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My Hero Academia is one of my favorite series in recent years. Thanks to its compelling, lovable cast and exciting world-building, it’s some of the most fun I’ve ever had with shounen and superheroes. Regrettably, though, it’s not entirely free of some of the most frustrating (and typical) shounen stereotypes that frequently undermine its strong female cast. To some extent, My Hero Academia goes against conventions by giving the female characters diverse Quirks (superpowers) that rarely conform to those of supporting roles. Yet it doesn’t push too hard when it comes to putting them into action. Most characters have limitations that prevent their Quirks from getting too overpowered, but when there are exceptions, they’re all remarkably male. Even without taking One For All—a special quirk that accumulates power passed down through generations—into account, male characters like Todoroki, Bakugo, or Endeavor are portrayed as being far above everyone else. The girls from the main cast receive far less recognition, mostly because they’re often relegated to the background. While there are also boys who don’t have much time in the spotlight, the series still finds endless opportunities to highlight plenty of its male characters, which hardly ever happens with the girls. As a side effect, this also means that MHA, perhaps unintentionally, doesn’t always take the girls’ Quirks seriously, resulting in limitations that sometimes don’t even make sense. A Quirk as deadly as Ashida’s acid production should be regarded as a serious threat, but it never seems to do much. Toru, the invisible girl, is basically an ongoing joke. But even more glaring is how the series fails to realize the true potential of Momo, who can create anything as long as she knows its components. At the end of the day, no girl is portrayed as anywhere close to the power levels or growth potential of many of their male peers. Compared to them, the girls are hardly ever provided with opportunities to distinguish themselves. This is even more noticeable in the tournament arc, when plenty of characters finally get a chance to shine, including the girls. Ochako’s fight against Bakugo focuses on confronting the audience’s sexism while acknowledging Ochako as an opponent worthy of respect. In the other matches, the boys that underestimate their female opponents suffer quick, crushing defeats. This implies a self-awareness of one of shounen’s most common tropes: boys are stronger and more capable than girls. The first stage of the tournament seems focused on challenging this particular trope, but while it succeeds in highlighting this inequity, it ultimately does nothing to resolve it, and instead perpetuates it with full awareness. While Ochako emerges from her defeat motivated to expand on her skill set, her match doesn’t leave any lasting effects. As the tournament advances toward the finals, the rest of the girls are quickly eliminated, leaving the serious, exciting fights to the boys. Even though the girls show notable talent, when the tournament ends, it’s the boys who get all the top spots.      My Hero Academia’s shortcomings with the girls from its main cast are also present in the professional field. Midnight and Mt. Lady are the most prominent pro heroines introduced to the audience thus far, and neither of them shows competence comparable to the male pro heroes, nor do they inspire the same level of admiration. We have yet to see pro heroines get things done (in a way that’s also taken seriously by the series) like we have with All Might, Endeavor, Eraserhead, and so on. With Mt. Lady and Midnight, we mostly just get moments of clumsiness or flirtation, all meant to serve as comedy or fanservice. The internship arc introduced pro heroine Uwabami, yet it regrettably didn’t give her anything to do on the field. She only serves to give us a little look into the commercial side of heroism—an aspect of the hero profession that’s later portrayed as fundamentally destructive and corrupt during the Stain arc. This lack of pro heroine action in the field gives the impression that they aren’t as capable and exciting as pro heroes. This is further reinforced by the first-year students’ internships. Most of those who had it under pro heroes got productive, exciting experiences. Meanwhile, those under pro heroines ended up disappointed. At its worst, My Hero Academia doesn’t just ignore its female cast: it brings them forward solely for the purpose of reinforcing tired stereotypes. One example is the talk show segment from one of Season 2’s cold opens, which manages to commit several offenses despite its brevity. Featuring Mt. Lady and Midnight as guests, we learn that the latter’s debut was seeing as so scandalous it inspired a costume regulation bill. Then, Midnight starts discussing the difficulties the censure imposes on heroes whose powers are obstructed by clothes (which brings characters like Momo to mind). The segment seemed like an interesting idea at first, especially considering the series’ poor treatment of “sexy” female characters up to this point. We can see that with Midnight herself, who doesn’t have much development outside of being a BDSM-themed pro heroine. And, on the student side of things, other characters often leer at Momo’s costume—while she’s either unaware or embarrassed if she notices—and she’s targeted by Mineta more than the rest of the girls, mostly because she shows more skin for the sake of her Quirk. Discouragingly, the TV show segment decides to keep ignoring those issues and instead prioritizes tropes that further undermine the pro heroines. Mt. Lady and Midnight end up in a cliche “cat fight” before actually having a discussion, reinforcing the harmful idea that powerful women are unable to get along. To add insult to injury, the scene ends with a “punchline” as we cut to Mineta, of all people, watching with excitement. It’s an especially frustrating conclusion given that Mineta’s very existence is My Hero Academia’s worst crime. He is the personification of one of the most troubling tropes in shounen storytelling: sexual harassment and assault as a source of humor. The series …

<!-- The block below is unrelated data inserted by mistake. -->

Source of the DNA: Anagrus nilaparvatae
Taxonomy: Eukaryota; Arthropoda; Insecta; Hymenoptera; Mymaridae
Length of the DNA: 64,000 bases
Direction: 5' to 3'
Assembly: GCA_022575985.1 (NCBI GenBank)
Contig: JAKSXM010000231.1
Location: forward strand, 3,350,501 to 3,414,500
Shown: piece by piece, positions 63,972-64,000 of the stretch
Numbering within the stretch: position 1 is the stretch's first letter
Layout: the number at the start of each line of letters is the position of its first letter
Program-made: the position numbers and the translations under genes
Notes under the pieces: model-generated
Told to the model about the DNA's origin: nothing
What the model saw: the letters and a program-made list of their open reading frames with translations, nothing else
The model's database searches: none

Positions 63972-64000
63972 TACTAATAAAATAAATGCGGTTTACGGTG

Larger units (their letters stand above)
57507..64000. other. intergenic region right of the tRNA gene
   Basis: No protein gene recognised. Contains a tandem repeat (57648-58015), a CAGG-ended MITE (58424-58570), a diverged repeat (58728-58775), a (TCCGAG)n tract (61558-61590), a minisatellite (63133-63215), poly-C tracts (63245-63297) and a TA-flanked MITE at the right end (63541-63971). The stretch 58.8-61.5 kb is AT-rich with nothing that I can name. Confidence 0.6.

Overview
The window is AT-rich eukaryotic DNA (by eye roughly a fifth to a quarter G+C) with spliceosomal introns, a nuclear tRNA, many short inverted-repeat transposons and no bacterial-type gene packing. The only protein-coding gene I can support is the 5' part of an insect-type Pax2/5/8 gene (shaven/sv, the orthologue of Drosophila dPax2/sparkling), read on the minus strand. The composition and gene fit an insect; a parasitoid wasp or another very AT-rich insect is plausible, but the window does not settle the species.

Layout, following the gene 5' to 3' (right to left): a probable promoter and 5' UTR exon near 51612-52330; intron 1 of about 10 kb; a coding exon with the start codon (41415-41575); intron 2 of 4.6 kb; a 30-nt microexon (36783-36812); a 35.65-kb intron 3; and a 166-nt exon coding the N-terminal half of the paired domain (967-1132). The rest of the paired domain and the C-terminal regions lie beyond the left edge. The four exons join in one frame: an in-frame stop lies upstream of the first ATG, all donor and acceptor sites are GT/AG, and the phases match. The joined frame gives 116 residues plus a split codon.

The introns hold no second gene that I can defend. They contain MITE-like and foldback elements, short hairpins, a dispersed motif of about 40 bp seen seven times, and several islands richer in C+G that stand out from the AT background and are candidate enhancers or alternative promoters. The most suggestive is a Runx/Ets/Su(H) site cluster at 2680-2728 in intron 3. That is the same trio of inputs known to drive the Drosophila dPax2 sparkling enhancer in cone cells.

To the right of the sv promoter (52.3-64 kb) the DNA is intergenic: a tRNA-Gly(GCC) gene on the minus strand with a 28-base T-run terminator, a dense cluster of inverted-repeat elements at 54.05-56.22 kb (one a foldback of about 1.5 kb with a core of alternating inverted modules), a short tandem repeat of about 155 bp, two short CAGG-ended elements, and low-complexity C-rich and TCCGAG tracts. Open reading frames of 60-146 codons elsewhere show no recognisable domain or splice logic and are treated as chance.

The post [Feature] Gender Inequity in My Hero Academia appeared first on Anime Feminist.

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johnaspler
1735 days ago
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Montreal, Quebec
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Discredited hair-testing program harmed vulnerable families across Ontario, report says

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Tammy Whiteman

A review of more than 1,200 child welfare cases spanning 25 years has found that a now-discredited hair analysis program in Toronto that tested for drug and alcohol use caused extensive — and potentially irreversible — harm to vulnerable families across Ontario.

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johnaspler
1735 days ago
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Montreal, Quebec